The discovery of the mutilated body of William of Norwich in 1144 soon sparked stories of a ritual murder performed by Jews that quickly spread beyond the walls of Norwich. E. M. Rose examines the events surrounding the murder and the ensuing court case, and launches a historical forensic analysis into the death. The following is an extract describing the discovery of William’s body.
The story of the first ritual murder accusation begins with the discovery of a dead body. In March 1144, William, a young apprentice, was killed and left under a tree on the outskirts of Norwich. Finding a dead body is invariably an awkward experience. It raises troubling questions, draws unwanted attention to the finder, and generally entangles the discoverer in costly officialdom and paperwork, not to mention emotional distress. This was particularly true in medieval England, where detailed rules specified the proper procedures for dealing with corpses. Then, as now, homicide was a serious business involving families, communities, courts, and an entire hierarchy of justice. Many considered it advisable to move a dead body elsewhere, bury it quickly, or hope that it might be devoured by animals or consumed by the elements before it was discovered.
When a peasant stumbled upon a corpse tangled in the underbrush not far from a major thoroughfare outside the city of Norwich, therefore, he knew exactly what to do: at first he ignored it. Earlier that same day, another person who came upon the corpse, a Norman aristocratic nun, Lady Legarda, likewise failed to alert the authorities or to take any responsibility. She said prayers around the corpse with her fellow nuns, and then retreated to her convent, apparently untroubled. The presence of birds circling around the cadaver indicated that it lay unprotected in the open. As was typical in many such cases, the ‘first finder’ of the body was actually the last of several people who encountered it, but the first one who was legally obligated to investigate the death.
On Holy Saturday (25 March) the day before Easter, the forester Henry de Sprowston was shown the corpse while he was riding through the woods in the course of his duties, looking for people who might be making mischief or, more likely, cutting timber without a license. He was patrolling Thorpe Wood on behalf of his ecclesiastical employer, the Norwich bishop and monks. The right to cut lumber was a valuable privilege that was jealously guarded. Wood was used for heating and cooking, for building halls, cathedrals, parish churches, homes, docks, and the boats needed for the hundreds of shiploads of fine limestone brought from Normandy to build Norwich Cathedral and castle. Good English oak was especially highly prized: tree trunks were employed for the construction of heavy beams in houses, halls, and barns, the branches were used to make charcoal or were dried for firewood, the bark was boiled for tannin used in leatherworking, and the fiber beneath the bark could be used to make rope. This was a period of great deforestation throughout Europe as the population expanded and land was cleared for planting, especially around Norwich, one of the fastest-growing boroughs in the country in an already densely populated region. Landlords, therefore, vigorously enforced restrictions on access to woodland.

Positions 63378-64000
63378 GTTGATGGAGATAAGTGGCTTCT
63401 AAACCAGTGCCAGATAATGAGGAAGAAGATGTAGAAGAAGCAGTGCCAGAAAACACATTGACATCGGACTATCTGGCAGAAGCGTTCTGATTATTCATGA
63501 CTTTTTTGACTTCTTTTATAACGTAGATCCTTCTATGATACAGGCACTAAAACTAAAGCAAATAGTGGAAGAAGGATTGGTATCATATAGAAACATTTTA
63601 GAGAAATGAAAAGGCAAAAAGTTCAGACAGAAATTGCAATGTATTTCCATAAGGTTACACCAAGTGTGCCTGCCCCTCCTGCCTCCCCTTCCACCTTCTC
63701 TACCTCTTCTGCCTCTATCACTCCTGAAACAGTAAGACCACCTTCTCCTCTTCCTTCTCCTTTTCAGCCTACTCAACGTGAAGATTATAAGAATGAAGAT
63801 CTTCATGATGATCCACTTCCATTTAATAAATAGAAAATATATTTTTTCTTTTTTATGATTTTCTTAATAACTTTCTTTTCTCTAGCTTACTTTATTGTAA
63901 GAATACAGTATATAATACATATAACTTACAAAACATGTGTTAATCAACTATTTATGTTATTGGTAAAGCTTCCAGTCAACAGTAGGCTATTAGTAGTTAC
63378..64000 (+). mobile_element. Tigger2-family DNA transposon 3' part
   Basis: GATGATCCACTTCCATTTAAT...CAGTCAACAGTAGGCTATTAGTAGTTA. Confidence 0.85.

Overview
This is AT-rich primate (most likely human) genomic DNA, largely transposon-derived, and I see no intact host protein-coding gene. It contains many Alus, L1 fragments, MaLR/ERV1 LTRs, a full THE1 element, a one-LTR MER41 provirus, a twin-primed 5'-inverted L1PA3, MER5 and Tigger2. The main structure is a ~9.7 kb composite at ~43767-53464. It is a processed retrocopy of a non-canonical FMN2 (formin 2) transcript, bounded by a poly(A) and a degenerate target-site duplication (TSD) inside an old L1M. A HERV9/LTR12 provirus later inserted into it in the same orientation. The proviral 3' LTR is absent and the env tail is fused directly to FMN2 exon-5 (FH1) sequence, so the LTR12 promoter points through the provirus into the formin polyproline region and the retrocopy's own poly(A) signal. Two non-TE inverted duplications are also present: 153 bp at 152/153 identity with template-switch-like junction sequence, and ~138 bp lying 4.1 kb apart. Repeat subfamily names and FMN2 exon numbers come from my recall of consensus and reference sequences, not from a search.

The forester’s role was judicial and economic as well as agricultural. In a complicated plan to divide one of their major assets, the bishop owned Thorpe Wood, but part had been given to the monks of Norwich Cathedral Priory, the monastery attached to the cathedral. The woods were to be managed for the joint benefit of monastery and bishop, and each had to approve the trees that the other marked before they were cut down. They also had to agree to any timber sales to a third party. The discovery of a dead body on their land was of consequence to the church authorities in their capacity as landowners as well as comforters of the dead youth’s family.
To deflect attention from his own possibly illicit activities, the peasant led Henry de Sprowston to the dead body. Neither the woodcutter nor the forester recognised the young man, and neither could account for how the body came to be in the woods. Henry de Sprowston launched an inquiry into the death, and while nothing apparently came of his investigation, the body was identified as that of William, a young apprentice leatherworker and son of Wenstan and Elviva. The news spread and people from the city rushed to the woods to see what had happened. After William’s uncle, brother, and cousin identified the body, the dead youth was laid to rest with minimal ceremony and no elaborate marker.
Information about William and the resulting homicide inquiry comes from Brother Thomas’s account of the Life and Passions of William of Norwich, which is one of the only surviving texts from the large library of twelfth-century Norwich Cathedral. Thomas arrived at the monastery a few years after the discovery of William’s body and took a passionate interest in the dead boy, for reasons that will become clear. Six years after the murder, Brother Thomas claimed to have pieced together what had happened during the fateful Holy Week of 1144. He set out to prove that William had been killed for his faith, and therefore deserved to be hailed as a saint.
Featured image credit: Norwich Cathedral by Ziko-C. CC-BY-SA-3.0 via Wikimedia Commons.
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